There is a saying that is permeating the conversation about LLMs: “The AI you are using to day is the worst it will ever be,” which is to suggest that the mind-blowing capabilities of LLMs today are only the beginning. To that, use your imagination to project the capabilities of GPT agents to produce information and media at-scale.

    Required    Designed to Deceive: Do These People Look Real to You?” by Kashmir Hill and Jeremy White, The New York Times, November 11, 2020 (about 10 pages with interactive elements).

This extraordinary article describes how AI is used to generate realistic images of people and animals. Scroll down through the initial visual content to read the article. Use the interactive features at the bottom that show how it is possible to edit the features, gender, race, mood, and physical perspective.

Note: The New York Times requires a paid subscription, but visitors can access a certain number of articles at no charge each month. If you cannot access the article, please contact the instructor.

Supplemental:Animatable Gaussians: Learning Pose-dependent Gaussian Maps for High-fidelity Human Avatar Modeling” by Zhe Li, Zerong Zheng, Lizhen Wang, Yebin Liu.

Scroll to the bottom to view the experimental applications of this tool.

Hill, K., & White, J. (2020). Designed to deceive: Do these people look real to you? The New York Times,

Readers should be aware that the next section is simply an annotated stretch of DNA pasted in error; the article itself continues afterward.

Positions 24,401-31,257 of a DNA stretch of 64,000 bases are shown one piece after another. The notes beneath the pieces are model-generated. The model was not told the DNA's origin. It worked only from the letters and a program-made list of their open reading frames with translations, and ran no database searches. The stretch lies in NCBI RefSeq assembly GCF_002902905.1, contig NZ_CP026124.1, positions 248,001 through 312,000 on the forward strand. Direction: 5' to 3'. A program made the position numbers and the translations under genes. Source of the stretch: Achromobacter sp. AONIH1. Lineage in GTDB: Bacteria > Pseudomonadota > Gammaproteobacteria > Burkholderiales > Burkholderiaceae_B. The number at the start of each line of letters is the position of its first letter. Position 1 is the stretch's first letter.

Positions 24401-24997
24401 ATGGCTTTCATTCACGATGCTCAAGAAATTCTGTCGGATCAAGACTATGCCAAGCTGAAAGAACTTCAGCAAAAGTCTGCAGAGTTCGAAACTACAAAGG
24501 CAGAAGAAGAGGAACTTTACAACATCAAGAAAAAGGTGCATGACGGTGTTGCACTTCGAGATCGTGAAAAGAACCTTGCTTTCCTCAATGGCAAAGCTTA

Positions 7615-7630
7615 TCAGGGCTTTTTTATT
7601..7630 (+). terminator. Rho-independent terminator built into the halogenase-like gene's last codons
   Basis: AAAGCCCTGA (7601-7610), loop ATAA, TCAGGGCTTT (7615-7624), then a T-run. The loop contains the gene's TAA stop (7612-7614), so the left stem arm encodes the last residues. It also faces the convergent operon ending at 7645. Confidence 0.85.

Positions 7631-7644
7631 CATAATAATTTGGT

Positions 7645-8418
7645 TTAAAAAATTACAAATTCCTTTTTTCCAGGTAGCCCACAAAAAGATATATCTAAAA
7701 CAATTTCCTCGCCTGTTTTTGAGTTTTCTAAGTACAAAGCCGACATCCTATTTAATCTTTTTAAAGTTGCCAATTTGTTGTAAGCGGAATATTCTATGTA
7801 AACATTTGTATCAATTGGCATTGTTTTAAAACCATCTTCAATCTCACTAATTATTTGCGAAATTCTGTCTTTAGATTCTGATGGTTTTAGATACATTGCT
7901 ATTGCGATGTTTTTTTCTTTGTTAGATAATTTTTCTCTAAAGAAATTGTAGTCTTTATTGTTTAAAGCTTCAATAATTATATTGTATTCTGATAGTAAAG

Nov. 21, 2020. https://www.nytimes.com/interactive/2020/11/21/science/artificial-intelligence-fake-people-faces.html

    Required    The People Onscreen Are Fake. The Disinformation Is Real.” By Adam Satariano and Paul Mozur, The New York Times, Feb. 7, 2023

This article describes how Synthesia, an AI-generated video system for creating business: training, corporate communication, and product demo videos was used to produce propaganda.

Note: The New York Times requires a paid subscription, but visitors can access a certain number of articles at no charge each month. If you cannot access the article, please contact the instructor.

Supplemental:UK startup’s generative AI tools used for Venezuelan propaganda” by Oscar Hornstein, UKTN, March 17, 2023. An example of actual propaganda created in Venezuela.

Satariano, A., & Mozur, P. (2023, February 2). The People Onscreen Are Fake. The Disinformation Is Real. The New York Times. https://www.nytimes.com/2023/02/07/technology/artificial-intelligence-training-deepfake.html

    Required    These AI-generated news anchors are freaking me out” by Kyle Orland, December 15, 2023, Ars Technica. (5 pages)

This article describes examples of AI-generated news content from a service provider called Channel 1 (not an actual TV channel). The showcase example shows an original French video recording translated and regenerated by an AI application to show the subject speaking in English with the same voice as the original. While the business model for this company is intended to serve regular newscasts, consider the potential for misuse.


Optional: Follow “Trends in AI” by Sergi Castella i Sapé on Medium.com

This author publishes a monthly roundup of research, trends, and other points of interest related to AI.

Optional: Review “The AI Index Report – Measuring Trends in Artificial Intelligence

This is a comprehensive compilation and analysis of the state of AI, how it is being used, ethical issues, legislative trends, and international implications. It is produced every year by Stanford University.

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Synthetic Media and the Construction of Reality Copyright © 2021 by University of New Hampshire College of Professional Studies (USNH) is licensed under a Creative Commons Attribution 4.0 International License, except where otherwise noted.